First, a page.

Thursday, 10 September 2020
Department of Justice and Equality
189. To ask the Tánaiste and Minister for Justice and Equality the extent to which drug trafficking has been successfully curtailed throughout the Covid-19 restrictions; and if she will make a statement on the matter. [23246/20]
As the Deputy will be aware, the operation and allocation of resources within An Garda Síochána are matters for the Commissioner and his management team. As Minister I have no direct role in these matters. I am assured by the Commissioner that the allocation of resources is kept under constant review to respond to emerging crime trends.
An Garda Síochána are of course continuing in their duties to prevent and investigate crime in addition to their specific role in supporting public health restrictions during the Covid-19 emergency. As such, long-standing legislation for offences such as public order, assault, road traffic, and drugs continue to be used. For example, while conducting Covid-19 patrols or checkpoints, Gardaí have had a number of significant seizures of drugs and other illicit items, including firearms, and have made arrests in that regard.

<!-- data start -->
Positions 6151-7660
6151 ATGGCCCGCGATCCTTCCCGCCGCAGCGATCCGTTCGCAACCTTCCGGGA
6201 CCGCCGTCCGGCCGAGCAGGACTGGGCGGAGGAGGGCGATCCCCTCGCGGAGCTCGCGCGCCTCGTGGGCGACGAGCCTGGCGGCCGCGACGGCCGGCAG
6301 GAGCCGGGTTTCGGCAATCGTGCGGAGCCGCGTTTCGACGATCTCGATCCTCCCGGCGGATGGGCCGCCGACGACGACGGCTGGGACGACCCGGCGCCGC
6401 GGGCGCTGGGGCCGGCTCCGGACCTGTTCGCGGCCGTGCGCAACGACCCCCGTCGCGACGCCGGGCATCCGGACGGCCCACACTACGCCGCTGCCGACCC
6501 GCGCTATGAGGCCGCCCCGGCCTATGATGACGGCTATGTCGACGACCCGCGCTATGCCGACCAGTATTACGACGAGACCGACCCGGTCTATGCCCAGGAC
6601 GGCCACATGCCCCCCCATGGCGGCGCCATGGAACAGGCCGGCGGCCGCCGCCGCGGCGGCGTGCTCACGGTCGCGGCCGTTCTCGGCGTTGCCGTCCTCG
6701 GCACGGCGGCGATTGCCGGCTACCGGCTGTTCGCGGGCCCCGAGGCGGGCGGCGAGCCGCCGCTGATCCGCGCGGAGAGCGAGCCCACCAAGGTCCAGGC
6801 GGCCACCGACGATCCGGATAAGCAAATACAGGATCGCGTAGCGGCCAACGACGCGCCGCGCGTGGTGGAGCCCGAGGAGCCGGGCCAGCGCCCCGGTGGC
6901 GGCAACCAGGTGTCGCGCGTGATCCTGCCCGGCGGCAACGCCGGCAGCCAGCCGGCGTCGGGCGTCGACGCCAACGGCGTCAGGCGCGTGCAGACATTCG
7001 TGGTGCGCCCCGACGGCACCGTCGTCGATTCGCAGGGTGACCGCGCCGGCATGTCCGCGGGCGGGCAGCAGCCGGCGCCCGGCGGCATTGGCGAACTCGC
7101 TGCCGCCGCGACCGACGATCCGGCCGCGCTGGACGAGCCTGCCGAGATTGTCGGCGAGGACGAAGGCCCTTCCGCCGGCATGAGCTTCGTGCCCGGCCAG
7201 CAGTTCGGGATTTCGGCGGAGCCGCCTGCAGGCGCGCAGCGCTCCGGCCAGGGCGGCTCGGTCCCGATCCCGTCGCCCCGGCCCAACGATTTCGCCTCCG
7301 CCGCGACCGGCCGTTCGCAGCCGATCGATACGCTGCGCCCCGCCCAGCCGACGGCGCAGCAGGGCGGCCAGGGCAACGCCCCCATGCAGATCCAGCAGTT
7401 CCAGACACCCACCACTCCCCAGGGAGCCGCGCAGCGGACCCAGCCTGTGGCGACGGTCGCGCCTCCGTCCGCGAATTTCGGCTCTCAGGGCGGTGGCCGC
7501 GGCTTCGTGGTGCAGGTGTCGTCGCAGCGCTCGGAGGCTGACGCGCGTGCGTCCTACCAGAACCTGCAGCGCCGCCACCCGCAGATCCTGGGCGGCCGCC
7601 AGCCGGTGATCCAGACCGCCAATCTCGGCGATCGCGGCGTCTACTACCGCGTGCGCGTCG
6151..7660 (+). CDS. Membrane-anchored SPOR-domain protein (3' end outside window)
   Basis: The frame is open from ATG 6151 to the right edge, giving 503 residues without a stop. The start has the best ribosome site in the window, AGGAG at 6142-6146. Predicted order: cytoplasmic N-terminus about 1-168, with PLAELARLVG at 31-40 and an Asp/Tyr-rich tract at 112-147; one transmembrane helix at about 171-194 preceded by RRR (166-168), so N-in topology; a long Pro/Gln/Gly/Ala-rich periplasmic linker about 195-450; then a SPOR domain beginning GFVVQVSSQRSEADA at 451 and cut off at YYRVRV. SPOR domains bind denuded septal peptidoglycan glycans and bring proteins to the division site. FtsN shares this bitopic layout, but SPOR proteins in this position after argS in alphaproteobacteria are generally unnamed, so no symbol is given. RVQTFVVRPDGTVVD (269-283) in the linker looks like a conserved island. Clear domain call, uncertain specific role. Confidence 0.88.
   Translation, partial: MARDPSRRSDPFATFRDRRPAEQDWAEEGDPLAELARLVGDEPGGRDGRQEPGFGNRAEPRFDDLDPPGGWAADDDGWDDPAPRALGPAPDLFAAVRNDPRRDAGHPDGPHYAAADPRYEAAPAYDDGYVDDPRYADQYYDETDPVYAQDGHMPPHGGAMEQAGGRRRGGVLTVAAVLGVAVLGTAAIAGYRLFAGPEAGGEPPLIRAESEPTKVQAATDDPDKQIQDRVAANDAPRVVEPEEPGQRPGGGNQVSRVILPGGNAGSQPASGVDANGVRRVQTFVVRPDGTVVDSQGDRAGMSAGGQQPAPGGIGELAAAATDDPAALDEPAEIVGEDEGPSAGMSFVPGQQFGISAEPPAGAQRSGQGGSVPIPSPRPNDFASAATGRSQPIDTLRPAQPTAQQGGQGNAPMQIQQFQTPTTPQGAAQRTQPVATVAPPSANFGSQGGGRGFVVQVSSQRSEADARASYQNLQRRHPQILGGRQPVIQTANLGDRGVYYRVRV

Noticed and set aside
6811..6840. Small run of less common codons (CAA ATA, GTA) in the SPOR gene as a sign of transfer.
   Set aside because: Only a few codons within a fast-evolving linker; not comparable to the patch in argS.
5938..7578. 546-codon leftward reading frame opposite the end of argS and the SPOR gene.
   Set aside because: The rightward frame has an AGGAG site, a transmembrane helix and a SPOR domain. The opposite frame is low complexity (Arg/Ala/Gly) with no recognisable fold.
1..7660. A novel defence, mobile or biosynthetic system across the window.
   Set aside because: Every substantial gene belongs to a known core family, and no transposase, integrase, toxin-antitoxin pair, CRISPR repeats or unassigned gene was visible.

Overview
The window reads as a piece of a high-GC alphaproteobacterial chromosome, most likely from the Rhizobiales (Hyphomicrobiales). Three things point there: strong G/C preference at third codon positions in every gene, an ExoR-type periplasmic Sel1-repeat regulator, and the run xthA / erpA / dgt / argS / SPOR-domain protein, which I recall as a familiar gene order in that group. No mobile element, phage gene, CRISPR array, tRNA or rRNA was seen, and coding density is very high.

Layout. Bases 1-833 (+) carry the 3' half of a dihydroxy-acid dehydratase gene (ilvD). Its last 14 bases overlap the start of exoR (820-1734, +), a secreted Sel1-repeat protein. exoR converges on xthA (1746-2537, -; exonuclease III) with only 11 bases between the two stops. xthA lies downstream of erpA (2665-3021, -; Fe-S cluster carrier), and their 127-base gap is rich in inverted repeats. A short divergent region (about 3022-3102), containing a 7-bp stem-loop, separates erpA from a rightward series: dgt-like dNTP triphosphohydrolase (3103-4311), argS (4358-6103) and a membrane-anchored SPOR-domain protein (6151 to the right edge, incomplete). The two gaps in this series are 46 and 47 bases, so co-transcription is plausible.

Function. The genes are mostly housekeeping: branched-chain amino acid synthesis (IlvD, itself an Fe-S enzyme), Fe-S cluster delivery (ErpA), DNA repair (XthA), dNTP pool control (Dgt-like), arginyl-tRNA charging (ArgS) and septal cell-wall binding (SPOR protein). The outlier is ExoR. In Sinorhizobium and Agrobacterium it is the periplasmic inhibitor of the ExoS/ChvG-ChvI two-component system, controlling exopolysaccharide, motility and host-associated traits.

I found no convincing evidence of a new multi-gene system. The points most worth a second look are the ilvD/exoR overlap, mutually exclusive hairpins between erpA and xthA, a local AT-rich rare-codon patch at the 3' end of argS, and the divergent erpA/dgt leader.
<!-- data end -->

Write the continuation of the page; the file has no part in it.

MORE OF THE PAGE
The Garda Commissioner, on 13 March 2020, when announcing An Garda Síochána’s measures to respond to the COVID-19 pandemic, highlighted that resources assigned to specialist units, including drugs units, were not affected by these measures. An Garda Síochána had commenced a process to establish/re-invigorate Drugs Units in each Garda Division. The Garda National Drugs and Organised Crime Bureau (NDOCB) leads in tackling all forms of drug trafficking and the supply of illicit drugs in Ireland. It is having significant success in disrupting drug trafficking and the supply of illicit drugs in Ireland, as well as organised crime groups.
An Garda Síochána also remains committed to tackling the supply of drugs by supporting local communities through various preventative and detection initiatives and engagement with Local and Regional Drug and Alcohol Task Forces; the Garda Youth Diversion Programme and Projects; the Garda Schools Programme; the Joint Policing Committees and Community Policing Fora.
I am advised that Divisional Drug Units are now established in every Garda Division. The uninterrupted policing of organised crime at a national level and considerable increase in the size of Divisional Drugs Units at a local level, during the policing of the COVID-19 pandemic, has contributed to this success in seizing controlled drugs and in the apprehension of those involved in the sale and supply of the substances involved.
In addition, the significant increase in the number of members of An Garda Síochána circulating in communities and engaged in checkpoints throughout the State, has also presented an obstacle to the movement of criminals.
It is important that communities work together with An Garda Síochána in this task. Reporting by the public of illegal activity, including drug dealing or intimidation, is important to assist in this work and there are a range of channels to do so, including through the Garda Confidential Line 1800 666 111; as well as the “Dial to Stop Drug Dealing” campaign run in partnership with Crimestoppers at 1800 25 00 25.